I talked with a charter member of the church I attended in another town that Sunday, a church with less-than-conservative views on the Bible. The question I asked was designed not only to give me information, but also to engage my new friend in thinking about his beliefs.
“What is your church’s view on the Bible?” I posed. “Well,” he answered, “I’m a chaplain for the Masons and I think we have a little stronger view of the Bible there than here. However, understanding the Bible is not easy. You have to know Hebrew, Greek and Babylonian to really get it.” (Babylonian?)
He must have assumed that his pastor knew Babylonian, because he avidly soaked in his senseless and untethered homilies. As I returned on a few occasions to this active religious gathering, I could tell the pastor’s Babylonian wasn’t actually working. He always missed the meaning of the texts he attempted to explain—and not by a little. If he did say something biblical, it was entirely by accident. I don’t think he was insincere, but rather, he just didn’t get it. And, as the saying goes, “When there is a mist in the pulpit, there’s a fog in the pew.”
Why don’t people understand the truths of the Bible? I’m not speaking of the finer points, but the basics, or that which a person needs to be justified. Why don’t they get it? To find the answer I went to the book of John, a book written to help people believe. John interplays with this notion of understanding versus blindness as an intentional theme.
We hardly begin reading John’s gospel before he alerts us to the sad fact that Christ was “in the world, and the world was made through Him, and the world did not know Him. He came to His own [the Jews], and those who were His own did not receive Him” (1:10-11 NASB). God was standing there in the person of Christ, yet was not perceived. “Receive” here means that they did not understand who He was, even though His actions and words repeatedly displayed it.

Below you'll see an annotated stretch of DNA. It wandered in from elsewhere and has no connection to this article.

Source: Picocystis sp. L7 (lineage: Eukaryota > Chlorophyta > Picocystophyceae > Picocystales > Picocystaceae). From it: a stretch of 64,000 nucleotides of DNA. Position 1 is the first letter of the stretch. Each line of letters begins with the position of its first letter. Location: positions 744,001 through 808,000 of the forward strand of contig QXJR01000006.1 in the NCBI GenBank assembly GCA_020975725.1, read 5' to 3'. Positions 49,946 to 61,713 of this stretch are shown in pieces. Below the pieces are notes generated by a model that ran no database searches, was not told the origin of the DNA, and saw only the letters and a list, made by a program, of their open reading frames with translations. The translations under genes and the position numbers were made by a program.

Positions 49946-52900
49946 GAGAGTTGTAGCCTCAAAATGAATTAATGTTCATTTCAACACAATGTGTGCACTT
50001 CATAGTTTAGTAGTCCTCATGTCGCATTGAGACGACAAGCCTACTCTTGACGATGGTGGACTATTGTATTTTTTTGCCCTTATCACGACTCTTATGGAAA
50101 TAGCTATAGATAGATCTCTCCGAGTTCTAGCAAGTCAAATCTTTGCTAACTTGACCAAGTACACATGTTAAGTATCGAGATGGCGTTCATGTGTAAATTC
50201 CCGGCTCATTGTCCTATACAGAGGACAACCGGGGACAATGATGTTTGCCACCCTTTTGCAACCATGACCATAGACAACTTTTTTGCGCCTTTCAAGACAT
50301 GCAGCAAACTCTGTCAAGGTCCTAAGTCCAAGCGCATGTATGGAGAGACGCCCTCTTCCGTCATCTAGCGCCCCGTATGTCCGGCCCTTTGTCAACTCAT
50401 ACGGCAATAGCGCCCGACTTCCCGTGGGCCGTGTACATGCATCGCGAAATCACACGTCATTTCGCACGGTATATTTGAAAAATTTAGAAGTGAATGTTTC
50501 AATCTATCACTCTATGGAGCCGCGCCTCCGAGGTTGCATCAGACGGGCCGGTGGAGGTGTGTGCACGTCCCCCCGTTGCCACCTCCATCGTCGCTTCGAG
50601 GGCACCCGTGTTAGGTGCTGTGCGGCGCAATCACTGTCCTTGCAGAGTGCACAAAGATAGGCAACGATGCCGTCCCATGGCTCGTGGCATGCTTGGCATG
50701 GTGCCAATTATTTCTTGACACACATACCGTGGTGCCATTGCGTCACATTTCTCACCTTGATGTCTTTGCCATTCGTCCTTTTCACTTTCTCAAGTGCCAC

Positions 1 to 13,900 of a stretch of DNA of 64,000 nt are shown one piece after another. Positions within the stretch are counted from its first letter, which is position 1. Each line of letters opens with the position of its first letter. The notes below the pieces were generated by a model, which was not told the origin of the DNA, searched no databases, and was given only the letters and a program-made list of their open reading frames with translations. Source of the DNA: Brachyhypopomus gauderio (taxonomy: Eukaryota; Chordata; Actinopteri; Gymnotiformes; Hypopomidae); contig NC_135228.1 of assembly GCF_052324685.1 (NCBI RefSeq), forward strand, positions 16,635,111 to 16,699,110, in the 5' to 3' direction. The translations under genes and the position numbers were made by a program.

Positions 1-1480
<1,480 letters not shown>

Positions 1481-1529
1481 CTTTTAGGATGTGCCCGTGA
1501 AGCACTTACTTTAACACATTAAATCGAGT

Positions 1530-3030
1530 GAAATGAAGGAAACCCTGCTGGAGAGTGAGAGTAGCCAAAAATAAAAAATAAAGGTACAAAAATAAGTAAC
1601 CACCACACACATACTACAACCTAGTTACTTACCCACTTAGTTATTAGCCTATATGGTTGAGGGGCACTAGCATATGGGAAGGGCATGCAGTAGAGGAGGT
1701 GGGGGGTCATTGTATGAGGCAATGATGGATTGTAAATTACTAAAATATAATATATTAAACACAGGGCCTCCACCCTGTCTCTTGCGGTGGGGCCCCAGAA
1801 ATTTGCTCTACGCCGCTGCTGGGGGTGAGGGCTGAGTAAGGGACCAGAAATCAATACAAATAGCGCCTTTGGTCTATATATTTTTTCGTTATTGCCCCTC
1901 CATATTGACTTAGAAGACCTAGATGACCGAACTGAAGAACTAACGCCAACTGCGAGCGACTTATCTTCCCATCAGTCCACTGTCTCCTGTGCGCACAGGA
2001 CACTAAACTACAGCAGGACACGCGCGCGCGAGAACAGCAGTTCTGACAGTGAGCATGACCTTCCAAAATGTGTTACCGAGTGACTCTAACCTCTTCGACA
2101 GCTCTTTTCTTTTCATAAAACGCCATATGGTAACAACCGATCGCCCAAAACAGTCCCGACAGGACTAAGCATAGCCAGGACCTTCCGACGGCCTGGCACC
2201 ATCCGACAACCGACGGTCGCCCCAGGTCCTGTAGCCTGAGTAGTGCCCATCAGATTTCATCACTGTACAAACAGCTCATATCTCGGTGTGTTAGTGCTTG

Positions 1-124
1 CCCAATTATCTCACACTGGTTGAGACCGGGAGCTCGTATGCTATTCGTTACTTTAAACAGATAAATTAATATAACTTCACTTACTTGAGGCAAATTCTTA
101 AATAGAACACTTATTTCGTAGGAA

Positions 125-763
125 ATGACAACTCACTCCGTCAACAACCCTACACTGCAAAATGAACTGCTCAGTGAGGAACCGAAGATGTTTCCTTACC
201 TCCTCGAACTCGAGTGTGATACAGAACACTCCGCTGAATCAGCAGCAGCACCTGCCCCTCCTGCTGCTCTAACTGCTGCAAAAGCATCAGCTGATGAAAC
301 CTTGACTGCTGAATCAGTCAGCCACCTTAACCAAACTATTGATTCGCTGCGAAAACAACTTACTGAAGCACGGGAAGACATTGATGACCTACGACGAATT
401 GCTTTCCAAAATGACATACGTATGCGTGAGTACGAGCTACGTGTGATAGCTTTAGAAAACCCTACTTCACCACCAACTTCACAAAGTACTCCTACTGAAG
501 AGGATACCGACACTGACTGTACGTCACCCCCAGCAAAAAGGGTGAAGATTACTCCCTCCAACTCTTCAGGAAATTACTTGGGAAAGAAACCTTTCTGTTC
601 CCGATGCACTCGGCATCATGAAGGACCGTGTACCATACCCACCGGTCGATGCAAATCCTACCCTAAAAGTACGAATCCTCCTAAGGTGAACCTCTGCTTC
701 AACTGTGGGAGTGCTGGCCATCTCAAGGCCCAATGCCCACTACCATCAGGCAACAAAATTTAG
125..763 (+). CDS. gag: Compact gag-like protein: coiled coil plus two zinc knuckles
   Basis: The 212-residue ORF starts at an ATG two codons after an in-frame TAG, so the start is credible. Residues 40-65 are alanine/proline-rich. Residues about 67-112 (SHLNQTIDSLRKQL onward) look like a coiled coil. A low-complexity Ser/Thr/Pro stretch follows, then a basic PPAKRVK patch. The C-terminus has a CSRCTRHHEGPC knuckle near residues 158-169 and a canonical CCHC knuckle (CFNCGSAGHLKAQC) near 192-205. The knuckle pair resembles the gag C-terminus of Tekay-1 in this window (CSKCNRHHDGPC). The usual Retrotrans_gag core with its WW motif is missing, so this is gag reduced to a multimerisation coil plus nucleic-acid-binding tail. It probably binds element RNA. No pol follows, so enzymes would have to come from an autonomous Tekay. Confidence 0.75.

Later Jesus tells the religious leaders, “You do not have His word abiding in you, for you do not believe Him whom He has sent” (5:38). When these leaders appealed to their confidence in Moses writings over His words, Jesus said, “. . . if you believed Moses, you would believe Me, for he wrote about Me. But if you do not believe his writings, how will you believe My words” (5:46-47)?
In fact, Jesus taught that it was impossible for these people to understand. “Why don’t you understand what I am saying? It is because you cannot hear My word” (8:43).
He got even plainer when he said: “But because I speak the truth, you do not believe in Me. . . . He who is of God hears the words of God; for this reason you do not hear them, because you are not of God” (8:45,47, emphasis mine).
In other words, if Jesus had spoken deceptively, or untruthfully in some way, they might have believed Him. But precisely because He spoke unadulterated truth, they could not understand.
John is not describing people who just aren’t bright. Many of these Jewish leaders were scholars, masters of both the Law and the commentaries. And they were reading the Law in its original language.
One of Jesus’ most colorful depictions of man’s inherent blindness comes in His famous treatise on sheep in chapter 10. He explains that He has “other” sheep yet to come in. “But,” speaking again to some Jewish contenders, “you do not believe because you are not of My sheep. My sheep hear my voice, and I know them, and they follow Me.” (10:26-27, emphasis mine). Believers don’t become sheep; sheep become believers.
So what does all of this mean?
It means two things: First, it is impossible for a person to be His sheep without believing His Word. When it is all said and done, true believers embrace God’s words (the proximate object of faith) as well as His person (the ultimate object of faith). A person who disbelieves the Bible may never rightly be considered a Christian.
Second, it means that God must remove blindness so that a person can understand and believe. Though we preach and argue the case, persuade and compel them to come (as we must, for this is the means God uses), the ability to understand is first granted by God.* God has to be teaching through your teaching (6:44-45). You cannot merely educate people into the kingdom. The hope in this, however, is that even the most estranged person may, by an act of God that is sometimes sudden, understand so as to embrace Christ—both words and person.